As we've noted here in the past, the Federal reserve in recent months has begun publishing its " Underlying Inflation Gauge " which takes into account a broader measure of inflation than the more-often used CPI measure.
When we say "inflation" in this context, of course, we mean price inflation, and not money-supply inflation. And it may prove to be a useful measure when comparing if we wish to compare price-inflation growth to wage or income growth.
After all, if incomes and wages aren't keeping up with price growth, then it may be that the cost of living is outpacing incomes — and thus real incomes are going down.
One simple way of looking at this is simply to compare growth rates in price-inflation measures against average hourly earnings.
Using the BLS's measure of " Average Hourly Earnings of Production and Nonsupervisory Employees " we can compare the year-over-year growth in earnings to the year-over-year growth in the CPI and the UIG:
In this case, we see that earnings in recent months have tended to outpace the CPI, but have not outpaced the UIG measure.
In fact, in the last 24 months, the CPI has outpaced earnings growth in only 5 months out of the 24. Thus, by t his measure, at least, it looks like real wages are growing.
However, if we compare earnings growth to the UIG measure, we find that price inflation as measured by the UIG has outpaced earnings growth in 16 out of the last 24 months.
Indeed, since 2011, the UIG has either been equal to or higher than earnings growth nearly half the time (in 42 out of 89 months).
In this graph, any time the green line is below zero, that's a month in which UIG price inflation was higher than earnings growth:
Using this measure, we could conclude that earnings aren't keeping up with price inflation a significant share of the time. Naturally, if wages aren't keeping up with inflation, this would point to declining real wages.
Most of the time, however, we adjust income and wage data to the CPI only — and in that case, incomes tends to grow faster than price inflation more often.
In the last two years, we've finally begun to see income and wage growth climb above the old 2007-2008 peak levels. But that's using CPI numbers. Wage growth may not stack up nearly as well if other, broader measures of price inflation are used.
While the coverage of today's 5-4 Supreme Court ruling upholding President Trump's travel ban will understandably focus on how it is a "win" for the current administration, perhaps the most positive revelation from the decision is that it offered a major defeat for President Franklin Roosevelt.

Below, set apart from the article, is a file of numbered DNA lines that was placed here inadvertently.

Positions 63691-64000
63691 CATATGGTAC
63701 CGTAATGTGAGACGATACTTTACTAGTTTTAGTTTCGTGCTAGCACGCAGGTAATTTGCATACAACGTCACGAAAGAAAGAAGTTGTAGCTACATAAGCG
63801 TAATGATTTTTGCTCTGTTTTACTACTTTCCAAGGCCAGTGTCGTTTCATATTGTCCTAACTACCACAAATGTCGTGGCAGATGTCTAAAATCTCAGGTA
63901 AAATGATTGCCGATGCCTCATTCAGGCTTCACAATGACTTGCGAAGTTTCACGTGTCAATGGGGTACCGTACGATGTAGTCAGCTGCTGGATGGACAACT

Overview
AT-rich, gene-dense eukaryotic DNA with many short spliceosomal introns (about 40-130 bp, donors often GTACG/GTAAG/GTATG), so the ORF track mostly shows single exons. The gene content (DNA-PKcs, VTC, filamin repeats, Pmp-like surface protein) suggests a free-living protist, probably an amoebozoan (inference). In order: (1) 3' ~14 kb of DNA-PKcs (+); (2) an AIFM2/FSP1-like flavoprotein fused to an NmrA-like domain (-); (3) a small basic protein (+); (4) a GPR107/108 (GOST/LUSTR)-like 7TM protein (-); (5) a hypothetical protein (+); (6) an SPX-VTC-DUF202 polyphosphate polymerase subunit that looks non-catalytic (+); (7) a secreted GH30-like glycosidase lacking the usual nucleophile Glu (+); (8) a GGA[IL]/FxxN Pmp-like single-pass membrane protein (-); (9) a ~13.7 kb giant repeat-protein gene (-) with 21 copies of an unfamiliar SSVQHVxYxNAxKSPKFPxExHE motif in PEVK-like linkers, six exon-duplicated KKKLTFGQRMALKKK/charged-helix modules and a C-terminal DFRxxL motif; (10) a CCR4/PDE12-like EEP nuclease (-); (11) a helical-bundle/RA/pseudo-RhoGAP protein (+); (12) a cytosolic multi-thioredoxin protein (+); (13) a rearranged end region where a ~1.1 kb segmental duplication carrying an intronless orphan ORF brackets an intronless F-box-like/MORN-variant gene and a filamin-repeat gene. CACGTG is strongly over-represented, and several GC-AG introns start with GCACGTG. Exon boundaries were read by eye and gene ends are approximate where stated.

This year marked the 76th anniversary of Executive Order 9066, the executive decree that authorized the US military to detain Japanese Americans and place them in "internment camps." As Ryan McMaken noted this February, the precedent established was still valid:
The U.S. Government has never repudiated the legal principle behind concentration camps, and maintains the legal right to use them again. Often, when libertarians or others point out that the United States is not a free country, the defenders of the status quo point to the fact that people can vote. This magical talisman held out by government apologists, known as “the vote” doesn’t seem to have worked out very well for the Japanese Americans during World War II, who also had “the vote.”
Interestingly, tucked into today's court decision is a full condemnation by the Court of the 1944 case Korematsu v. United States which defending the legality of FDR's policy. As Justice John Roberts wrote:
Finally, the dissent invokes Korematsu v. United States, 323 U. S. 214 (1944). Whatever rhetorical advantage the dissent may see in doing so, Korematsu has nothing to do with this case. The forcible relocation of U. S. citizens to concentration camps, solely and explicitly on the basis of race, is objectively unlawful and outside the scope of Presidential authority. But it is wholly inapt to liken that morally repugnant order to a facially neutral policy denying certain foreign nationals the privilege of admission.. The entry suspension is an act that is well within executive authority and could have been taken by any other President—the only question is evaluating the actions of this particular President in promulgating an otherwise valid Proclamation.
The dissent’s reference to Korematsu, however, affords this Court the opportunity to make express what is already obvious: Korematsu was gravely wrong the day it was decided, has been overruled in the court of history, and—to be clear—“has no place in law under the Constitution.”
Now will today's decision actually prevent a future government from acting in a similar way to FDR? Of course not. It has been proven time and time again that a government, in a time of crisis, will happily dismiss any claim to rights a citizen has- an inherent weakness of constitutionalism. Still, it is good to see the Court acknowledge this past evil, even going so far as to use the words "concentration camps" to describe the Federal government's actions.